World Economy

Rio Tinto Behind on Driverless Rail System

Rio Tinto Behind on Driverless Rail SystemRio Tinto Behind on Driverless Rail System

Creating the world’s largest moving robots to transport iron-ore across the vast Australian Outback is proving more complex and time-consuming than expected for Rio Tinto Group, fueling doubts the technology can deliver promised returns as major rivals defer similar investments.

Rio, which gets more profit from iron-ore than anything else, is already two years behind schedule with a $518 million effort to deploy automated trains on its 1,700-kilometers of track. While the system was designed to save money by expanding capacity and reducing labor costs, instead the delays mean the producer has cut output forecasts, and raised questions about whether the project is viable, according to Deutsche Bank AG, Bloomberg reported.

Big mining companies like Rio are no strangers to automation in Australia, the world’s biggest iron-ore exporter. Many use driverless systems for trucks and drills at mines and remotely operated equipment at export terminals. Winning savings on the trip between those two locations is proving more difficult, as the industry seeks methods to extend cost cuts as iron-ore prices have tumbled 74% from a record in 2011.

London-based Rio said in 2012 that its automated-train project would be finished by 2014, ushering in 2.3-kilometer-long convoys that would essentially be the world’s largest moving robots, overseen by an operating center about a 90-minute flight away in Perth. The producer forecast in September that the work would be finished by mid-2016, and says it will give Rio a decade of competitive advantage over rivals who didn’t have the technology.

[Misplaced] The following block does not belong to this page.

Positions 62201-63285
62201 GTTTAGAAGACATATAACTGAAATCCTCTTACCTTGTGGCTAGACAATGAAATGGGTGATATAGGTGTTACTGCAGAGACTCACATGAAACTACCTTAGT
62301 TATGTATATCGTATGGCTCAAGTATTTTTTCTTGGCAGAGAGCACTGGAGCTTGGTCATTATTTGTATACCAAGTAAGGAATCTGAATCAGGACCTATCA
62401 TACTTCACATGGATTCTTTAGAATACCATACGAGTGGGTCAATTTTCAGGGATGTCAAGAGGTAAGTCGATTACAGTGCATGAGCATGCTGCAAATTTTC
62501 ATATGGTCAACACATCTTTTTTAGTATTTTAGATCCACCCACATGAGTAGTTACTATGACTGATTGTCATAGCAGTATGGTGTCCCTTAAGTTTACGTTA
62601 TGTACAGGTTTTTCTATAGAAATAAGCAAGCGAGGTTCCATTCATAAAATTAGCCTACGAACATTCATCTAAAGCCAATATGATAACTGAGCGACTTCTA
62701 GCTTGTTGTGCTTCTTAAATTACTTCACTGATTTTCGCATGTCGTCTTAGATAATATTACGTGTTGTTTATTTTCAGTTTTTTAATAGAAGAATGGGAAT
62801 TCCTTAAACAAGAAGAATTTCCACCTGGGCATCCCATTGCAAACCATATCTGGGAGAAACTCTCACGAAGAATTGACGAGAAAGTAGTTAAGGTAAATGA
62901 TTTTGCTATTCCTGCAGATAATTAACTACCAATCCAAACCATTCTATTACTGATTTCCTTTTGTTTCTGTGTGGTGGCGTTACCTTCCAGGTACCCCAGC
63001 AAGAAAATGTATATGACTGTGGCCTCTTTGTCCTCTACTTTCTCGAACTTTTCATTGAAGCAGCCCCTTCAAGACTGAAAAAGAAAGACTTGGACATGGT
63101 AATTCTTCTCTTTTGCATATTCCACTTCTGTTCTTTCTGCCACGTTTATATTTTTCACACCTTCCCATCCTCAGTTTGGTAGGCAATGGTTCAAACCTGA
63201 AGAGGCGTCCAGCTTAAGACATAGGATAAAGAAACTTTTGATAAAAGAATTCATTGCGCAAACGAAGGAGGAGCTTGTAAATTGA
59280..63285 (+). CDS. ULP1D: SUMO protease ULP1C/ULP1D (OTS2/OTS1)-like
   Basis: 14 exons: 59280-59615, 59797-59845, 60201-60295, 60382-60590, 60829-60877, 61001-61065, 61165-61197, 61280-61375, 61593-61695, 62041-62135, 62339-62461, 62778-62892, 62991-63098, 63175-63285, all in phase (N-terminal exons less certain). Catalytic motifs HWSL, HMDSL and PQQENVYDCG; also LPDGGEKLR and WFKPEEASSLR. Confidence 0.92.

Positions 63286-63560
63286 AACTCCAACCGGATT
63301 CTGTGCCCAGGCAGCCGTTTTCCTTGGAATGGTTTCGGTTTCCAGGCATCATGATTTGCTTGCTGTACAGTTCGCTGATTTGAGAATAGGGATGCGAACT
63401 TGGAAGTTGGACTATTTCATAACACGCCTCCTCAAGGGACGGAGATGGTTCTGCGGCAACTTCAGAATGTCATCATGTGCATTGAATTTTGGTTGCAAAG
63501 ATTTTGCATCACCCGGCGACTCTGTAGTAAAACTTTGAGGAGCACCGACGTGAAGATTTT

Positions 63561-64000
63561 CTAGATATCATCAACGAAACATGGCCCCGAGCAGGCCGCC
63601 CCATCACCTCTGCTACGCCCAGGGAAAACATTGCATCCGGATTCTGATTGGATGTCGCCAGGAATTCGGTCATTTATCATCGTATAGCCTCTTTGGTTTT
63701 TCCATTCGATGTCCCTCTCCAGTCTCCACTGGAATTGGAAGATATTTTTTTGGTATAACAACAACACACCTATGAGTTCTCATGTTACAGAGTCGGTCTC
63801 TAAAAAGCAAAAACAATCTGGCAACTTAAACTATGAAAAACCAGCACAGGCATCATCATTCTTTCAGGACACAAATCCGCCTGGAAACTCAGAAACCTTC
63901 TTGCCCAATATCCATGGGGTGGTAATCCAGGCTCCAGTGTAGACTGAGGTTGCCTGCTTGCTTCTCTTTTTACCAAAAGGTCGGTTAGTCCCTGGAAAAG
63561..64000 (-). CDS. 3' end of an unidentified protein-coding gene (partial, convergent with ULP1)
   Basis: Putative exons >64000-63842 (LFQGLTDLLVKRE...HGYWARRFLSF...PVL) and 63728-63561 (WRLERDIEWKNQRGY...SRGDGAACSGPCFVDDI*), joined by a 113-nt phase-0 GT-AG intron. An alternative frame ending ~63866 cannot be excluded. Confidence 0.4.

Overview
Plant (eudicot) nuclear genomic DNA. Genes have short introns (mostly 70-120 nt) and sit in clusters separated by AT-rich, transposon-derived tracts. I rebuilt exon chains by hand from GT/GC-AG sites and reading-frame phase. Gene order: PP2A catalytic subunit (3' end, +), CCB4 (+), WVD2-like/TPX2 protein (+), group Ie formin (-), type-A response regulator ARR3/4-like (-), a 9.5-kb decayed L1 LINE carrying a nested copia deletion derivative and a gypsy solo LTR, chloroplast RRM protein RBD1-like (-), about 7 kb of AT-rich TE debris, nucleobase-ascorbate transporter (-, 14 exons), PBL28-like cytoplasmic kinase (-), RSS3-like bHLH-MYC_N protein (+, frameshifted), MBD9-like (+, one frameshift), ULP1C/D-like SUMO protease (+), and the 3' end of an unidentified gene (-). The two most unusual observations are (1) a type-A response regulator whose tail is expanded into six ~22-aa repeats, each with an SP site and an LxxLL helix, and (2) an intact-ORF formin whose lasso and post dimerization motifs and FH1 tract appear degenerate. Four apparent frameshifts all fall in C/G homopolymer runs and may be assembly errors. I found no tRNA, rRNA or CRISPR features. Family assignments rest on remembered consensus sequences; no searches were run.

“It’s been disappointing that it’s taken as long as it has,” said Andy Forster, a senior investment officer with Argo Investments Ltd., which manages about A$5 billion ($3.6 billion) in Australia and holds Rio and BHP shares. “There is a risk, as has been seen, associated with going down this path.”

Last year, Rio’s cash cost for iron-ore fell 24% to $14.90 a metric ton. Producers are winning savings mainly because of a stronger dollar and cheaper freight rates, according to Citigroup Inc. Rail costs typically account for about $2 a ton, meaning Rio is targeting “quite small incremental gains,” said Clarke Wilkins, a Citigroup analyst in Sydney. “The big and easy cost savings have been done,” he said.

Even with delays, the introduction of rail automation can help producers to further reduce costs, according to Randal Jenneke, head of Australian equities at T. Rowe Price Group Inc.